Ferrari driver Kimi Raikkonen believes his resurgent 2018 Formula 1 season has been down to things "running more smoothly" that have made the year "more fun".
Raikkonen will leave Ferrari at the end of the season to rejoin Sauber, bringing an end to his second spell with the Scuderia after returning to the team in 2014.
He has struggled for form throughout much of that spell, but this season has been his strongest so far.
It has featured 10 podium finishes from 18 races, pole position for Ferrari's home race in Italy and a first victory in five and a half years in the United States last weekend.
Speaking exclusively to Autosport in Austin, before he went on to end his 111-race win drought, Raikkonen said: "Generally things have been running more smoothly.
"It depends if the car is good or not, then we found straight away [it is], but I have a good group of people that I've been working this year.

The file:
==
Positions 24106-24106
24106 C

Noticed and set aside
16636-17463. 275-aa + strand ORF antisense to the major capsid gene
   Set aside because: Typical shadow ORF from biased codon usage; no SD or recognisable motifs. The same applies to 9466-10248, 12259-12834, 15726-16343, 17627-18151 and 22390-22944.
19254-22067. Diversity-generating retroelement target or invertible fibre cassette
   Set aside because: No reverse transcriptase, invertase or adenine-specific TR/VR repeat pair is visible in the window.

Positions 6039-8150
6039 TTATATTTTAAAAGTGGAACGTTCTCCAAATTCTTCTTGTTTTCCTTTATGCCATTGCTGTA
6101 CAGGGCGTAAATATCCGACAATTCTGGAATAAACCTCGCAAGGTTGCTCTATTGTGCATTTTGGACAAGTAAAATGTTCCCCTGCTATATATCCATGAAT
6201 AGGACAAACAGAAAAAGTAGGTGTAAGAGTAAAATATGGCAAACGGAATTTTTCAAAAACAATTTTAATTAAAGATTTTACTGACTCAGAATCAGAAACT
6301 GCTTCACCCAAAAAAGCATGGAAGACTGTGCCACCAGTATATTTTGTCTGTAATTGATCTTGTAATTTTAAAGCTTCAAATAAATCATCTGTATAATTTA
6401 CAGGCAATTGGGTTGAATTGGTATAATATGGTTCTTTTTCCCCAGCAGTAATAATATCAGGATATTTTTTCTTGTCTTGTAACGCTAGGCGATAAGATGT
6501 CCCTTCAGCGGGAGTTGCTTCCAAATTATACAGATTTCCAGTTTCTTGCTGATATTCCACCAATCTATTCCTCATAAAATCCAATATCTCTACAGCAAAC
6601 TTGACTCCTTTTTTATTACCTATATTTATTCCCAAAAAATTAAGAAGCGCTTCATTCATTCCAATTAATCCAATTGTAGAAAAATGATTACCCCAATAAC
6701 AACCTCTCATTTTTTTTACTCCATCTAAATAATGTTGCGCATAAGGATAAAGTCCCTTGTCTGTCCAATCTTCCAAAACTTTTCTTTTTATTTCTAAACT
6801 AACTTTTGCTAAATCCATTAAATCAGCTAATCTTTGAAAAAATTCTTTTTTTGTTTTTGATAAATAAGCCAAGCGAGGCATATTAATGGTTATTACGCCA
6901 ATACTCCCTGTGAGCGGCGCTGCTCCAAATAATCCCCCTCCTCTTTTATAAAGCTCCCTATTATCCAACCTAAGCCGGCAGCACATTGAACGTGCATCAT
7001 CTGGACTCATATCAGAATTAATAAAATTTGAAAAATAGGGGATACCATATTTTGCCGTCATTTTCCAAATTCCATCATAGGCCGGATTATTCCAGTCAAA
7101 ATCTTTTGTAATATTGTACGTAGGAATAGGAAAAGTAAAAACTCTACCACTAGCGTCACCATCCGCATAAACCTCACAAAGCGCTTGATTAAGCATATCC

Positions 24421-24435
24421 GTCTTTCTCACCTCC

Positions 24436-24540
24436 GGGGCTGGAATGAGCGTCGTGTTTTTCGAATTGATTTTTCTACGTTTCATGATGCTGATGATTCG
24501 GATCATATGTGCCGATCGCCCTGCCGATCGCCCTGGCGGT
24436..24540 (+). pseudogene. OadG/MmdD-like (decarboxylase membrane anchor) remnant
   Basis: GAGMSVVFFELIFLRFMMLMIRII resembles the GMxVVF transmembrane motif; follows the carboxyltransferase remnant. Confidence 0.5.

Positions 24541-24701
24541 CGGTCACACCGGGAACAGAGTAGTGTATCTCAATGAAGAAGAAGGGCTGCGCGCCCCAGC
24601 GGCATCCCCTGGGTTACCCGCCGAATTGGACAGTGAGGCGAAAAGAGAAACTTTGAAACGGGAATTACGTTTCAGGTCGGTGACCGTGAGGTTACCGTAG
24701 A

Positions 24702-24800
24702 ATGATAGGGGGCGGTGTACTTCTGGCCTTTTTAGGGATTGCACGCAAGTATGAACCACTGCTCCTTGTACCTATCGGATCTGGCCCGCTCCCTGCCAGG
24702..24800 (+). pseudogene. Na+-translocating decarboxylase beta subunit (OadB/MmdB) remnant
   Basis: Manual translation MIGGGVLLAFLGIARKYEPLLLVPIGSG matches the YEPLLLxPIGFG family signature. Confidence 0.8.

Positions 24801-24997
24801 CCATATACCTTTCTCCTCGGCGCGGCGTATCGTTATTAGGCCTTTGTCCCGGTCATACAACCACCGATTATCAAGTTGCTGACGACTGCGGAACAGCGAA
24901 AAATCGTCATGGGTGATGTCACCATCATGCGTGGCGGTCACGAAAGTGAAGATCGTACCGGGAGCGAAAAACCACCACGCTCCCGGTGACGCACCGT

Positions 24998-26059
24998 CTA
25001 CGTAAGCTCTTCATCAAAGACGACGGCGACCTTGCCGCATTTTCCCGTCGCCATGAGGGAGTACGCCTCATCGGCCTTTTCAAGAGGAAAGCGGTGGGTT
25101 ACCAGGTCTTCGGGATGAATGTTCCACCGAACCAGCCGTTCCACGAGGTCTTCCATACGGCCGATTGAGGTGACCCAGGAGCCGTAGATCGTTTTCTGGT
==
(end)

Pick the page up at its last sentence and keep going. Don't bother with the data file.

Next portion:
"It's been a shame to lose [race engineer Dave] Greenwood, but then in the beginning of the year he was working with us.
"So we had a very strong foundation to go and build [from], but I think it's been more smooth.
"We had [a] few unfortunate races, that we didn't finish, but that's how it goes sometimes.
"We've been up there at least fighting, so [that's] obviously always more fun."
Raikkonen retired from the third race of the season in Bahrain thanks to a botched Ferrari pitstop that left a mechanic with a broken leg.
He also suffered an engine problem in Spain and had unspectacular races in Monaco and Canada, before sparking back into life with a mid-season run of five straight podiums.
Ferrari lost its way with upgrades in its fight against Mercedes, which has put its rival on the brink of a fifth straight title double, but Raikkonen believes Ferrari is not far from being able to beat it.
"If you take [the season] generally we've been very good, and [we were] not really missing anything," said Raikkonen.
"It's putting everything together and avoiding any major issues on us as drivers or any other part.
"In the past it was very easy to expect that everybody has some DNFs and stuff, but these days you cannot just count on, 'Oh I didn't finish the race, it's going to happen [to others as well]'.
"It doesn't work like that anymore.
"I don't think there is any magic. I don't think F1 has changed since 20 years ago - the same things make the car fast today as they did 20 years ago.
"You don't need to try to create new things [to be successful]."